The exclusion of the real left from the political process by the Labour Party and its complicit trade unions goes back decades, illustrated by the endless disbanding and reforming of the Labour Party Young Socialists every time it moved to the real left. Also, the fact that under the Labour Party’s ‘bans and proscriptions’, all attempts by the left within the Labour Party to seek common cause (and vice versa) with real progressives meant certain expulsion from the Party. True to its Cold War legacy Red-baiting was and remains Labour’s methodology.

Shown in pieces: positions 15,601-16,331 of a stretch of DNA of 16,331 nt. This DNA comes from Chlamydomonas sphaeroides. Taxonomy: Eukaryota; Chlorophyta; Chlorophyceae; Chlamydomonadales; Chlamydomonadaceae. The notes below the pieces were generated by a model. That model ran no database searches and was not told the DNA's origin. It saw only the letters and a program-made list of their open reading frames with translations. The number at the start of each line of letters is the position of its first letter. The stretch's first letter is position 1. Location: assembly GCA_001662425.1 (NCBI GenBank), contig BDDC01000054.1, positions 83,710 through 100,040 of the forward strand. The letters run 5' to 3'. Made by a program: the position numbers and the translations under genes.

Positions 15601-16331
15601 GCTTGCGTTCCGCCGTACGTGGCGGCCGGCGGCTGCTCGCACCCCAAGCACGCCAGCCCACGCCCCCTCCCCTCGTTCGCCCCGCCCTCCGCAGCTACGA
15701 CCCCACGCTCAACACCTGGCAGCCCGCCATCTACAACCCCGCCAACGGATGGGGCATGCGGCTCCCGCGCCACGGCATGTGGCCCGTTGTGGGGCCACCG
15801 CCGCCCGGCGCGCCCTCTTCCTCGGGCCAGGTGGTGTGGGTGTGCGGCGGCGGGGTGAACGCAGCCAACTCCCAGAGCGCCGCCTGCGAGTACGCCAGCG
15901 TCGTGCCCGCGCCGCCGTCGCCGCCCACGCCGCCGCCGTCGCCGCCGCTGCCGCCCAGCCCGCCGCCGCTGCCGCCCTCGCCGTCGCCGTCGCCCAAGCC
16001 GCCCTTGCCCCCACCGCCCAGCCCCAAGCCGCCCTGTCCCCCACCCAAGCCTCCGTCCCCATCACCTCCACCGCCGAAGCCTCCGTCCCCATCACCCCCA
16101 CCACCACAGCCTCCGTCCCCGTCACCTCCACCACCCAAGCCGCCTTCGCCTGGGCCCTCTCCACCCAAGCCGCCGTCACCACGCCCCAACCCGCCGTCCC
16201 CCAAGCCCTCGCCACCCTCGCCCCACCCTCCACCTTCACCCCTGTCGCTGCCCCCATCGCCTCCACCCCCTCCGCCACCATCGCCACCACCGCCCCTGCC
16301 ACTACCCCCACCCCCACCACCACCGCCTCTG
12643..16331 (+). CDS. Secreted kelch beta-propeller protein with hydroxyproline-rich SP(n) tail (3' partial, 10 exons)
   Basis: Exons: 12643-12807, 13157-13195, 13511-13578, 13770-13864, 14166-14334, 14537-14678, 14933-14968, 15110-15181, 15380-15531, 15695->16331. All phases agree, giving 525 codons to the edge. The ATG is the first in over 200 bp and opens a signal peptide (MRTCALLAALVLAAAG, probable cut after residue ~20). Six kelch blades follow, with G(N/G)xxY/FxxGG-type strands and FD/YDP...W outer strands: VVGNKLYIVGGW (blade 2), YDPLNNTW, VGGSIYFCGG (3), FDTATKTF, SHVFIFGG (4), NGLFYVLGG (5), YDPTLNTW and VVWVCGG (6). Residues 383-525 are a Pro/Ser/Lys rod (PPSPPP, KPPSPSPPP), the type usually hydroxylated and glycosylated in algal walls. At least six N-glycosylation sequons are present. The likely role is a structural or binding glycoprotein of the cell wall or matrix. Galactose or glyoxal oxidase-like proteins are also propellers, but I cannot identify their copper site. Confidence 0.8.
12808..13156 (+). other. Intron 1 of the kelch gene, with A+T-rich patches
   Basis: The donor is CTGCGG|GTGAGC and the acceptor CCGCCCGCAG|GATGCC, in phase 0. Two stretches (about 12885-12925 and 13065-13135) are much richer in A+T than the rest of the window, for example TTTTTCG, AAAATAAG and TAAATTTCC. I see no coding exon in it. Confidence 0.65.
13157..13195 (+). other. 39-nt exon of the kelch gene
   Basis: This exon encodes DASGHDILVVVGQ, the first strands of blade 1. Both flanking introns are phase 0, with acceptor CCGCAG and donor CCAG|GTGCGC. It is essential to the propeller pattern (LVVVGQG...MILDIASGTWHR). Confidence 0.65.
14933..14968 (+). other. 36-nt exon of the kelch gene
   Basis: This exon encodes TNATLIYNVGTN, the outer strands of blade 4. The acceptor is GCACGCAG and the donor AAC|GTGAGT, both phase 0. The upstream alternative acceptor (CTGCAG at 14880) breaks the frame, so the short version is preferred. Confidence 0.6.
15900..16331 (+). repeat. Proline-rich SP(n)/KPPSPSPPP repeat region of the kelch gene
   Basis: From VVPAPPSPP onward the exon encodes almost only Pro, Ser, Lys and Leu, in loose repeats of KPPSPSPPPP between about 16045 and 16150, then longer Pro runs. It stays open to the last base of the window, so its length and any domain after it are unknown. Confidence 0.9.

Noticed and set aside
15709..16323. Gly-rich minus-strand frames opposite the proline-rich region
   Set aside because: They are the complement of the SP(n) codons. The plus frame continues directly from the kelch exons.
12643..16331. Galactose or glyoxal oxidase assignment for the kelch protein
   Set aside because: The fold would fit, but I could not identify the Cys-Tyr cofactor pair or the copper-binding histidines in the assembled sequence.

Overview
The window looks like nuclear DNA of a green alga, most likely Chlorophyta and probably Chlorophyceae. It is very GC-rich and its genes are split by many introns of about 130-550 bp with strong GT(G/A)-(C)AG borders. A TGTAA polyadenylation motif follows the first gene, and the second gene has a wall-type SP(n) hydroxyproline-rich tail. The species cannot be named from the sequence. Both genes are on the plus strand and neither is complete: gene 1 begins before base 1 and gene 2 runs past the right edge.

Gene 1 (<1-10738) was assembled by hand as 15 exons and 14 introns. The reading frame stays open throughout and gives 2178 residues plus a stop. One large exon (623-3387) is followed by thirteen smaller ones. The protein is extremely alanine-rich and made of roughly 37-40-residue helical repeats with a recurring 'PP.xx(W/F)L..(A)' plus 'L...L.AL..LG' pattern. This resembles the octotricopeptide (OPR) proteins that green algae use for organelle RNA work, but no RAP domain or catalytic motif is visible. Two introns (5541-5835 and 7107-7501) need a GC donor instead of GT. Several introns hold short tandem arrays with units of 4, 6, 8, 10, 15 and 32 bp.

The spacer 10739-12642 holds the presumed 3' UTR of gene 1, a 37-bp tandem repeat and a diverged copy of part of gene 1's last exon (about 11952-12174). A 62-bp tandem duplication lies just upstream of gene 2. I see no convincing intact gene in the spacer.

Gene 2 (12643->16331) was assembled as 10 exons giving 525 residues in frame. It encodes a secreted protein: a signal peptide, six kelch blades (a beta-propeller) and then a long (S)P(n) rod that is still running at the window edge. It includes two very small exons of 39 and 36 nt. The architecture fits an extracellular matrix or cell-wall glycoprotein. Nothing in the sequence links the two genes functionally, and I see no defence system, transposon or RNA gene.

The trade unions are in the same fix, having handed over their power to the ‘party of labour’ long ago. Interestingly, William Morris’s ‘News From Nowhere’ predicted this outcome in 1895 after the path of attempting to ‘reform’ capitalism won the day.

The end result is plain to see: a disenfranchised and alienated population, and with only a fraction of the workforce in trade unions (in the 1950s around 50% were unionized), most don’t even get a look-see into the ‘game’ unless some scandal is exposed. Add to this a corrupt, incompetent and murderous political class, revealed in all its sordid details over the twelve years of Labour rule. Is it any wonder that the state ‘lacks legitimacy’?